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Intel leaks details of Foster, Merced, McKinley

Four FPUs in Merced and a whole lot more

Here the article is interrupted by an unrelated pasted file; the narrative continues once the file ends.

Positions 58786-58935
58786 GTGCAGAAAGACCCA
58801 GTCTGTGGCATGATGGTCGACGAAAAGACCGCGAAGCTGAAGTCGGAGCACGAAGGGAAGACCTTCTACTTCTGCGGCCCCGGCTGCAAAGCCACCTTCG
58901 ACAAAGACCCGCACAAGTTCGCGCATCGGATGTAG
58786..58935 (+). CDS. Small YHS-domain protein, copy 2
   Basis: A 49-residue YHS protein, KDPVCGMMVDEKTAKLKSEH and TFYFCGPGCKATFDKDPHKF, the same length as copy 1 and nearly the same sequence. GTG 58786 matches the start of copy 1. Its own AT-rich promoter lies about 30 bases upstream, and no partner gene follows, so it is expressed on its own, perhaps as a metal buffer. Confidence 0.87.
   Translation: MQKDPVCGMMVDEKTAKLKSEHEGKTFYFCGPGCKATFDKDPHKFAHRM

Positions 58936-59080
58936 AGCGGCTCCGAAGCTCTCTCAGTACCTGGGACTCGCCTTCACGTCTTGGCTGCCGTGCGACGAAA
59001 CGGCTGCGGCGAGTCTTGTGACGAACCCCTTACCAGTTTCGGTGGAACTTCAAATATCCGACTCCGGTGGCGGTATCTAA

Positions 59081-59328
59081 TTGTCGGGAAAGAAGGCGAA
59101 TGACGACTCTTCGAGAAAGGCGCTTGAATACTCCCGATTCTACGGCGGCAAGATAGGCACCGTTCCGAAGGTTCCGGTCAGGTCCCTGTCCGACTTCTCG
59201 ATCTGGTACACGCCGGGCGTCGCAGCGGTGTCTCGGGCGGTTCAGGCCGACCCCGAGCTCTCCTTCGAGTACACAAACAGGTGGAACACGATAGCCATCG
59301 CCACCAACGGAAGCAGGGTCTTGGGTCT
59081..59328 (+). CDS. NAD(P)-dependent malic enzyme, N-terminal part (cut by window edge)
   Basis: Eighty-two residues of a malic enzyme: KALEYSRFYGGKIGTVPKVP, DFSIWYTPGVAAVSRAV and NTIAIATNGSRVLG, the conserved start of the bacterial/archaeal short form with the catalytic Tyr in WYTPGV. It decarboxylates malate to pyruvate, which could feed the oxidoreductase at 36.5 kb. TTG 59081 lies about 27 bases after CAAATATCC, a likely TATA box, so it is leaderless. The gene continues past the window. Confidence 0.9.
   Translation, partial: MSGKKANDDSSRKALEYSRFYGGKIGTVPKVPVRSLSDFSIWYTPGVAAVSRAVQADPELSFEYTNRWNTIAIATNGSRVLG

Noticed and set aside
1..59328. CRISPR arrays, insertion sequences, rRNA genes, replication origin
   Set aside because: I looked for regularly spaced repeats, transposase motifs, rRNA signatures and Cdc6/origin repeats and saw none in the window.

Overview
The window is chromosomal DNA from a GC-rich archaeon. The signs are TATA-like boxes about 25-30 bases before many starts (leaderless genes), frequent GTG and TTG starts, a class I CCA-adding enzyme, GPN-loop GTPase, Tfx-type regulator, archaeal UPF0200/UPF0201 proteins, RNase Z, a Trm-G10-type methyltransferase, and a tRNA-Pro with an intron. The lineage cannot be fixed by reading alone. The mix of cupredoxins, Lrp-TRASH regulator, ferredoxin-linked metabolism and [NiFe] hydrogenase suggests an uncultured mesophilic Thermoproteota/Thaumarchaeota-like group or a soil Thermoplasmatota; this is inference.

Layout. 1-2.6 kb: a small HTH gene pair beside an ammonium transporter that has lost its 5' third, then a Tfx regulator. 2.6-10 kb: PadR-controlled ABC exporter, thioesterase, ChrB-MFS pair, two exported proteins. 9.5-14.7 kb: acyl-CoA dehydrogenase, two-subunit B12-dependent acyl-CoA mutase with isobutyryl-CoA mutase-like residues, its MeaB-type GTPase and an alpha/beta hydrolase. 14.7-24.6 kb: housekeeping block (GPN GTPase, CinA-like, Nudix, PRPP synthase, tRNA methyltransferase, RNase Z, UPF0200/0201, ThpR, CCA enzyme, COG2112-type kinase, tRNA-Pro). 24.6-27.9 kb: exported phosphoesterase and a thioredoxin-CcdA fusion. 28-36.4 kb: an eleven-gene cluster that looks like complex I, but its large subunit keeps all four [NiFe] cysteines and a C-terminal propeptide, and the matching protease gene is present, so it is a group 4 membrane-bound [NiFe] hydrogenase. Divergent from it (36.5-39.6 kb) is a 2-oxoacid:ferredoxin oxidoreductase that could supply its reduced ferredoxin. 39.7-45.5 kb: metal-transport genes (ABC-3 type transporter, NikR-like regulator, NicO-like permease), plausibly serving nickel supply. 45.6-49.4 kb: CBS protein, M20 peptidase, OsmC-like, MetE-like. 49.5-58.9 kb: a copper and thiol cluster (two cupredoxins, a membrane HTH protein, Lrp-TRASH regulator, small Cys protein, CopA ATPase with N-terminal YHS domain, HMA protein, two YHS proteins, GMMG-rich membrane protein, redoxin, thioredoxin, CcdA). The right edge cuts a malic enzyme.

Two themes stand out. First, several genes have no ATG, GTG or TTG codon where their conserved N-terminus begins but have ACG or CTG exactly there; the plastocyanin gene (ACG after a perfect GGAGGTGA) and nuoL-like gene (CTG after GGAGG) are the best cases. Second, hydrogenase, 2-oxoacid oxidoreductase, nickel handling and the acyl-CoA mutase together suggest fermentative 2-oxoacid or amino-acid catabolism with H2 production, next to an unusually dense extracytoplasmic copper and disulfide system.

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An Intel presentation on the future of its IA-32 and IA-64 technology has revealed mechanical details of how its Merced processor will be implemented. And the document, available for download from an Intel FTP site, reveals other, hitherto unknown details of its implementation, as well as information about Foster and McKinley. Clive Turvey first discovered the URL. The presentation is compiled by Stephen Smith, corporate VP of Intel's microprocessor products group, based at Intel's HQ in Santa Clara. Merced is still on target for release in the middle half of next year using 0.18 micron process technology. McKinley will be released in 2001, while Madison, an IA-64 performance part, and Deerfield, an IA-64 price/performance part, follow soon after, using a 0.13 micron process. Its new IA-32 architecture will provide large on-chip L1 and L2 cache and give bus bandwidth of 3.2Gbps, with L1 cache performing at 32Gbps and L2 cache at 8Gbps. The Merced will have two extended precision FMACs, two SP FMACs and provide executioon of up to eight SP FLOPs per cycle. That, claims Intel, will give 20 times the performance of the Pentium Pro and three times the performance of Tanner on 3D graphics. Merced will provide "complete" IA-32 binary compatibility, according to the presentation. The Merced will manage memory latency with a three-level cache hierarchy. That will include separate instructions and data L0 caches, a larger, unified L1 cache on the die, and the L2, which is off the die, will provide large overall capacity. Bus and memory utilisation will provide better deferred transaction support, with cache line size optimised to conserve bandwidth. The dedicated full speed L2 bus will free the system bus for multiprocessing, with increased page size of up to 256MB. Its error handing includes extensive ECC coverage on processor and bus, with hardware support for correcting single bit ECC errors. According to Intel, the microarchitecture definition of Merced is now complete. The company is in the final stages of functional RTL validation and is booting the OS kernel. The cartridge for Merced includes heat dissipation technology on top of the die, a "cost effective" performance substrate, Intel-designed static cache RAM, a full speed cache bus and separate signal and power connections for signal integrity. Intel and the industry is currently shipping 64-bit SDKs and pre-silicon software development tools. The compiler optimisation is meeting its milestones, with ISVs currently porting their server and workstation applications. Merced is already booting IA-64 operating systems, with chipsets and system designs on track for the first samples. Those OSes include HP/UX, Solaris, SCO, SGI Irix, D/UX (Tru64), Novell Modesto and Win64. Intel's target for McKinley is to create clock speeds of over 1GHz, with very large, high-speed on-chip caches. The bus is a superset of the Merced bus with three times the bus bandwidth, with target production for late 2001. Future IA-64 proliferations will use 0.13 technology. ®

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